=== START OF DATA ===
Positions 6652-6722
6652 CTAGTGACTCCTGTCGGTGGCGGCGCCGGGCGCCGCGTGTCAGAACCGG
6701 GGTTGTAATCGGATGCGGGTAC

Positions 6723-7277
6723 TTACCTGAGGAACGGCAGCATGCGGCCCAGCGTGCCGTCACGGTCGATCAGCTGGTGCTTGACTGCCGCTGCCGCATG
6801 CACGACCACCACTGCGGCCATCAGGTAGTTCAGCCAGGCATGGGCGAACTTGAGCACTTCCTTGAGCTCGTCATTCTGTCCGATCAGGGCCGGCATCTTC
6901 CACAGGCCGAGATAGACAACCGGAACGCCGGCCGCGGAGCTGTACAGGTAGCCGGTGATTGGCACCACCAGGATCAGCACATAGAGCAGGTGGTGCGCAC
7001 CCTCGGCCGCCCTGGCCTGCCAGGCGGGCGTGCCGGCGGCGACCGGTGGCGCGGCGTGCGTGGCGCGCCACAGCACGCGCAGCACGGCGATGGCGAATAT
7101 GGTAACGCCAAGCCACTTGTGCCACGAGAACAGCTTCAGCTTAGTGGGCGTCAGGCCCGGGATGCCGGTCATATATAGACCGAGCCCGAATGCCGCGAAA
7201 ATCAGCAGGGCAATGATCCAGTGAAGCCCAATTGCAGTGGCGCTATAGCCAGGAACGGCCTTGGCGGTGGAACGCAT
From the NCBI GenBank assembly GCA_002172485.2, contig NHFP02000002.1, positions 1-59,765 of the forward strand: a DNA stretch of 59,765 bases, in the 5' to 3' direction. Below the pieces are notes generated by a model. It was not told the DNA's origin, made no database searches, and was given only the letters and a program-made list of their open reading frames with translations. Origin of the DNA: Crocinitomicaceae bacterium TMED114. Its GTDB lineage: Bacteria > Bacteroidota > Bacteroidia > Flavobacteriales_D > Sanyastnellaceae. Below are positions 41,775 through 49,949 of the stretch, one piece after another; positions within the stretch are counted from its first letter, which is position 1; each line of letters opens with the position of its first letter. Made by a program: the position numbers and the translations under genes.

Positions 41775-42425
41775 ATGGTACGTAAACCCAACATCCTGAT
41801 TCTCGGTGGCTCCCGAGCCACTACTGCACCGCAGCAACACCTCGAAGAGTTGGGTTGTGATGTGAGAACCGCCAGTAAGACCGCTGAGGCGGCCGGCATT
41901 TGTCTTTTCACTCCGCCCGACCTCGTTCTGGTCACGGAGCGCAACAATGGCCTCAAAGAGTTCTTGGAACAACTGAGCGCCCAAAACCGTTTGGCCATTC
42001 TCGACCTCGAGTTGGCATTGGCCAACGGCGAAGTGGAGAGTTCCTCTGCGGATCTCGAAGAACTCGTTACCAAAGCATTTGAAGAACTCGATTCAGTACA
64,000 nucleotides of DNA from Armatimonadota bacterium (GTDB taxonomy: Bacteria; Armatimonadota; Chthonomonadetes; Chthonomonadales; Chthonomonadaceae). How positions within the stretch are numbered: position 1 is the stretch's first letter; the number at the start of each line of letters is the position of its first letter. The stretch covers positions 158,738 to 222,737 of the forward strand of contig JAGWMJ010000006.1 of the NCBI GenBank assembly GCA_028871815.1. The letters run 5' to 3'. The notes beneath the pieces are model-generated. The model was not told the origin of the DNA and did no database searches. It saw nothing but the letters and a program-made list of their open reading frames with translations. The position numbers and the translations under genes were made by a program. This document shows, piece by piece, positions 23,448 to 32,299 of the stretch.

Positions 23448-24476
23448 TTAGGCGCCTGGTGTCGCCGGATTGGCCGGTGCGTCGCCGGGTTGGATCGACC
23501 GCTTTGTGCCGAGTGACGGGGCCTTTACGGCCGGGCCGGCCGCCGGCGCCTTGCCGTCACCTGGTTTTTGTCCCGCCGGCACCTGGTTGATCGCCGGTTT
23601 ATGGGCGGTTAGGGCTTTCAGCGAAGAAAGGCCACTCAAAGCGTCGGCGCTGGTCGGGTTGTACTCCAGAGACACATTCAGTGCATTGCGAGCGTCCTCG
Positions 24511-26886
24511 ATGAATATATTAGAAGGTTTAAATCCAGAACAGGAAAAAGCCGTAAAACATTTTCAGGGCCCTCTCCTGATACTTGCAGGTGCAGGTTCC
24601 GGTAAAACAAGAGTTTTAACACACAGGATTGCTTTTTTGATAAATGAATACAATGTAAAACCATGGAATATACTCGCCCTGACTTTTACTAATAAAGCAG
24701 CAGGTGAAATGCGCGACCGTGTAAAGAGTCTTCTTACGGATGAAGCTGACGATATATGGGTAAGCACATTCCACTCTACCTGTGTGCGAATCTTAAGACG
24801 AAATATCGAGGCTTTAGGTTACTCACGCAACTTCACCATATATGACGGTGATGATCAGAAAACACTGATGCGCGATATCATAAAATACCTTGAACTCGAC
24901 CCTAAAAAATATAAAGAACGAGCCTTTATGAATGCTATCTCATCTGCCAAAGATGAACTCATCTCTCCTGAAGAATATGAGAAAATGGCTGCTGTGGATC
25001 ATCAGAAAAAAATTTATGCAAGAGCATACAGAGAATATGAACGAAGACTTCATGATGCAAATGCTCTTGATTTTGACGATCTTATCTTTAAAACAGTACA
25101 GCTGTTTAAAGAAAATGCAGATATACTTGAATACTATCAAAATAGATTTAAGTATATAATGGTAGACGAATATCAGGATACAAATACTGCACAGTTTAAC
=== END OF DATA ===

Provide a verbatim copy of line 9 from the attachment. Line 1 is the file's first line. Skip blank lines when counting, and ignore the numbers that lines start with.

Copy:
7101 GGTAACGCCAAGCCACTTGTGCCACGAGAACAGCTTCAGCTTAGTGGGCGTCAGGCCCGGGATGCCGGTCATATATAGACCGAGCCCGAATGCCGCGAAA